Powell’s Discovers an Exciting New Author

A look at Blue, Minnesota--a made-up book release from Powell's Books.
A look at Blue, Minnesota–a made-up book release from Powell’s Books.

The folks at the world’s largest bookstore definitely planned ahead for this April Fool’s Day: if you were following Powell’s Books on social media yesterday, you saw multiple postings creating buzz and excitement surrounding a new book called Blue, Minnesota: reportedly the first novel ever written by an exciting new author, Todd Furlong.

The team at Powell’s gradually unveiled the joke throughout the day, sharing photos of their staff enjoying the book, and even a Q&A with the author. As the day went on, things got weirder–the author photo featured a suit-and-bowtied body with a cat’s head, and pages of the book were revealed as being nothing but a series of meows. Finally, in the late-afternoon, the Powell’s Facebook page announced, “BREAKING: We’ve been catfished. Todd Furlong’s new novel Blue, Minnesota is in fact just a series of meows transcribed by his overzealous owner.”

Why it works for their brand: Powell’s had a chance to play with the online buzz machine, by generating excitement about something goofy, silly, and 100% made-up. It’s a cute reminder of how easily we can get swept up in the “hottest” new Thing Of The Moment, but underneath that, Powell’s is also reminding us: they’re excited about books, and they want you to be excited about them, too. Even when they’re written by cats. 😉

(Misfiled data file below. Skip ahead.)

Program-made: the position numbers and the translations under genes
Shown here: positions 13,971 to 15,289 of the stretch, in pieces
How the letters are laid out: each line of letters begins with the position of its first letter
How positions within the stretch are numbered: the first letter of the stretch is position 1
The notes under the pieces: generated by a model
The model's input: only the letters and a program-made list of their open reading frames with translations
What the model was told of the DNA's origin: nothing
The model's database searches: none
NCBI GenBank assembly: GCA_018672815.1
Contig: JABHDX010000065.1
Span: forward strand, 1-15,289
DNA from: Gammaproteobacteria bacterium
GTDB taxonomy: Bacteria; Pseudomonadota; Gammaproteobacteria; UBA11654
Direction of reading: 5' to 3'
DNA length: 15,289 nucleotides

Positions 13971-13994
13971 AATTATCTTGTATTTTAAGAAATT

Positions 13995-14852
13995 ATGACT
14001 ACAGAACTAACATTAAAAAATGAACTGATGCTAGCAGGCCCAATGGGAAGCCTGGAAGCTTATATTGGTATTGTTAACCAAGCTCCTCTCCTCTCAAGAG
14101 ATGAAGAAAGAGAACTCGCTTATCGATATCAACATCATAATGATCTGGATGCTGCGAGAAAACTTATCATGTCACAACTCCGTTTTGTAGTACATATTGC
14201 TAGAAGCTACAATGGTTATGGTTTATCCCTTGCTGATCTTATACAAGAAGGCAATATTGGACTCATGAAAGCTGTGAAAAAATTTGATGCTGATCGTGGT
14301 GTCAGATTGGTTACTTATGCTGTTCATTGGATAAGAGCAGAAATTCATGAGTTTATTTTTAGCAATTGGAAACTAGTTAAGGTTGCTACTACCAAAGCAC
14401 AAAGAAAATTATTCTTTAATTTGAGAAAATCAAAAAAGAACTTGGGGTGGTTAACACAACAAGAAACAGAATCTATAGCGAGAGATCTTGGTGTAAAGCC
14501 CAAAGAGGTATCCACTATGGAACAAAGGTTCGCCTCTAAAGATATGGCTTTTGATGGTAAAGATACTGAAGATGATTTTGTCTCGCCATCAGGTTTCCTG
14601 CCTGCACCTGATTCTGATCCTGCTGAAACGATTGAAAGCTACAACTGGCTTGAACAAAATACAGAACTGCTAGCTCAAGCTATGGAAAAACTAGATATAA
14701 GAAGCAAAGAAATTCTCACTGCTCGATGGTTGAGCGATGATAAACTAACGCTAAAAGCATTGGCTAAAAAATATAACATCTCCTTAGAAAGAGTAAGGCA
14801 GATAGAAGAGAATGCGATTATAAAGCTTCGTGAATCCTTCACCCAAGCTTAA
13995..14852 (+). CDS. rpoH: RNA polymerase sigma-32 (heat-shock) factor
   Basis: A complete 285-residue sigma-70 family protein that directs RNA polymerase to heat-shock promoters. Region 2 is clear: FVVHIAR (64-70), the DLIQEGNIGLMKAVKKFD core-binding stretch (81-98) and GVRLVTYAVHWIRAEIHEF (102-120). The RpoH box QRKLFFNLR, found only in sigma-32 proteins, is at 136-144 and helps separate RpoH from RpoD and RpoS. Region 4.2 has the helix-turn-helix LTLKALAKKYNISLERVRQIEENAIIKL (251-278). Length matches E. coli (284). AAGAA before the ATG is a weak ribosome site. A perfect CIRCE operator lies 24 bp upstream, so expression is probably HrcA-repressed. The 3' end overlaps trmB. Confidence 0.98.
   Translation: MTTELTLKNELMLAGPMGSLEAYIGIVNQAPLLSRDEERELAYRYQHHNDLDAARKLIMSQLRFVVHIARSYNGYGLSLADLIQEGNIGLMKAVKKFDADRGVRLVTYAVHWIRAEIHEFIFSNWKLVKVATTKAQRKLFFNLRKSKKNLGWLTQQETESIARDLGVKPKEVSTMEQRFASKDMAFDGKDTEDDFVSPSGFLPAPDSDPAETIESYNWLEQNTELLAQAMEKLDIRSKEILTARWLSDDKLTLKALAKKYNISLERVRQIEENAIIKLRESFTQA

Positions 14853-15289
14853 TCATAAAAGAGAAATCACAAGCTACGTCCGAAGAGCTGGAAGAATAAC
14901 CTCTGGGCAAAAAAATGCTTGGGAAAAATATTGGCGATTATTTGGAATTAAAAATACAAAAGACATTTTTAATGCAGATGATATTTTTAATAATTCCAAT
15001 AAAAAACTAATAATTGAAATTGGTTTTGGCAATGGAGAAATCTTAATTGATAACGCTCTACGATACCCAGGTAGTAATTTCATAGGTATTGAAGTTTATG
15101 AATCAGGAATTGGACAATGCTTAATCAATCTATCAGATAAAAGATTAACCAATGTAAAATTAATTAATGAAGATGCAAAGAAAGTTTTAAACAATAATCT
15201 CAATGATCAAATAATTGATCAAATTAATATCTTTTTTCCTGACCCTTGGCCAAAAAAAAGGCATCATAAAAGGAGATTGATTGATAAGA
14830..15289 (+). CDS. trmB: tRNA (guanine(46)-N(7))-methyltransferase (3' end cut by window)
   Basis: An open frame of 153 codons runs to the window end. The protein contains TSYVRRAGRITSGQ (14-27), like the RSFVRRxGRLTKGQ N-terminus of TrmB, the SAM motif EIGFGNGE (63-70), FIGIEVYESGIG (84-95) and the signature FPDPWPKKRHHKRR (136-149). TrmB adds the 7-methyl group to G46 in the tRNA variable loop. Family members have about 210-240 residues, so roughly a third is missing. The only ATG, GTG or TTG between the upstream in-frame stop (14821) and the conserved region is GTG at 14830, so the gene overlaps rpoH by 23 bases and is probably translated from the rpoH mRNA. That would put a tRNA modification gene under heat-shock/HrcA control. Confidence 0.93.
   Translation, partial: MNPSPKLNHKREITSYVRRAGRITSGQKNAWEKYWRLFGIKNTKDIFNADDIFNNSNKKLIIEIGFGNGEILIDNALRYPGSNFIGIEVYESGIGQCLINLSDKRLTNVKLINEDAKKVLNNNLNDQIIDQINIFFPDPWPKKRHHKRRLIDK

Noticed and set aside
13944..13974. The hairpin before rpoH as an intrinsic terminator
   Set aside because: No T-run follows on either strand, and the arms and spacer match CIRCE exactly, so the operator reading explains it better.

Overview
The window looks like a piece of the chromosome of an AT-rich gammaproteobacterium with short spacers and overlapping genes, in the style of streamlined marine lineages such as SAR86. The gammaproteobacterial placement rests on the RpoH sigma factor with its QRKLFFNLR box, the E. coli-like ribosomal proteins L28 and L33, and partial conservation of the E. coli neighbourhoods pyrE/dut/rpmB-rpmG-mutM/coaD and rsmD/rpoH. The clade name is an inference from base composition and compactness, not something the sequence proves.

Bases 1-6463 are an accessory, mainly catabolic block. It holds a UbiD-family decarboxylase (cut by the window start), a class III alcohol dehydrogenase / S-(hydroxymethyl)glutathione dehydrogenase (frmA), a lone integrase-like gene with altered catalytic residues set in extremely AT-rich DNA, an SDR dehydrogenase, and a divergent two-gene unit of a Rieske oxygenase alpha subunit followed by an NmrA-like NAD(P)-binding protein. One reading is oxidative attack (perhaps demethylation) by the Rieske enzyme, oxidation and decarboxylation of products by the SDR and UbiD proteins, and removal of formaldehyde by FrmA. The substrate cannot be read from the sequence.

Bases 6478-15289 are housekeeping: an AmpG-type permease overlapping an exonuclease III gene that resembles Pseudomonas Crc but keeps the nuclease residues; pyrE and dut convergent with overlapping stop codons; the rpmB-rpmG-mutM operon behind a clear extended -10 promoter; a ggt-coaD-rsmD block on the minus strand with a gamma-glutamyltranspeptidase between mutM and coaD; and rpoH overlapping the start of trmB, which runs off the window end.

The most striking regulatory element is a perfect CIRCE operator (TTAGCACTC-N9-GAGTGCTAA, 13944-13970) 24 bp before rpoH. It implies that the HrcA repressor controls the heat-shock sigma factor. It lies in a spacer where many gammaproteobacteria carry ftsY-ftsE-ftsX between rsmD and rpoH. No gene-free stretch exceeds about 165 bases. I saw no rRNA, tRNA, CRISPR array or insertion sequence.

If you parked near Sizzle Pie, you may have gotten a parking ticket with a surprise inside: it's a couple for a free slice of pizza!
These parking tickets held a surprise inside: a coupon for a free slice at Sizzle Pie!

Sizzle Pie: Parking Tickets with a Surprise

Portland purveyors of pizza deliciousness Sizzle Pie did a great job of taking a shocking prank and turning it into a happy ending. Little yellow envelopes that look nearly identical to the ones the City of Portland uses for parking citations appeared on cars parked near Sizzle Pie locations.

Upon closer inspection, however, there are telltale signs that this is no ordinary parking ticket–like the, “Pizza Alert System Headquarters” address on the front. Pranked victims then pull out the citation, and see a slip of paper formatted like a City of Portland parking citation… but it’s actually a coupon for a free slice of pizza!

Why it works for their brand: This might be my favorite prank of the day: it’s good exposure that will stick in the memories of locals, and it works because what looks to be bad luck turns out to be a good gift. Sizzle Pie won’t shy away from a bit of mischief, but really, they just want Portlanders to enjoy delicious pizza. The down side? We seriously hope those who were hit by this prank took the time to look at the ticket, rather than throwing it away in anger and missing out on the payoff.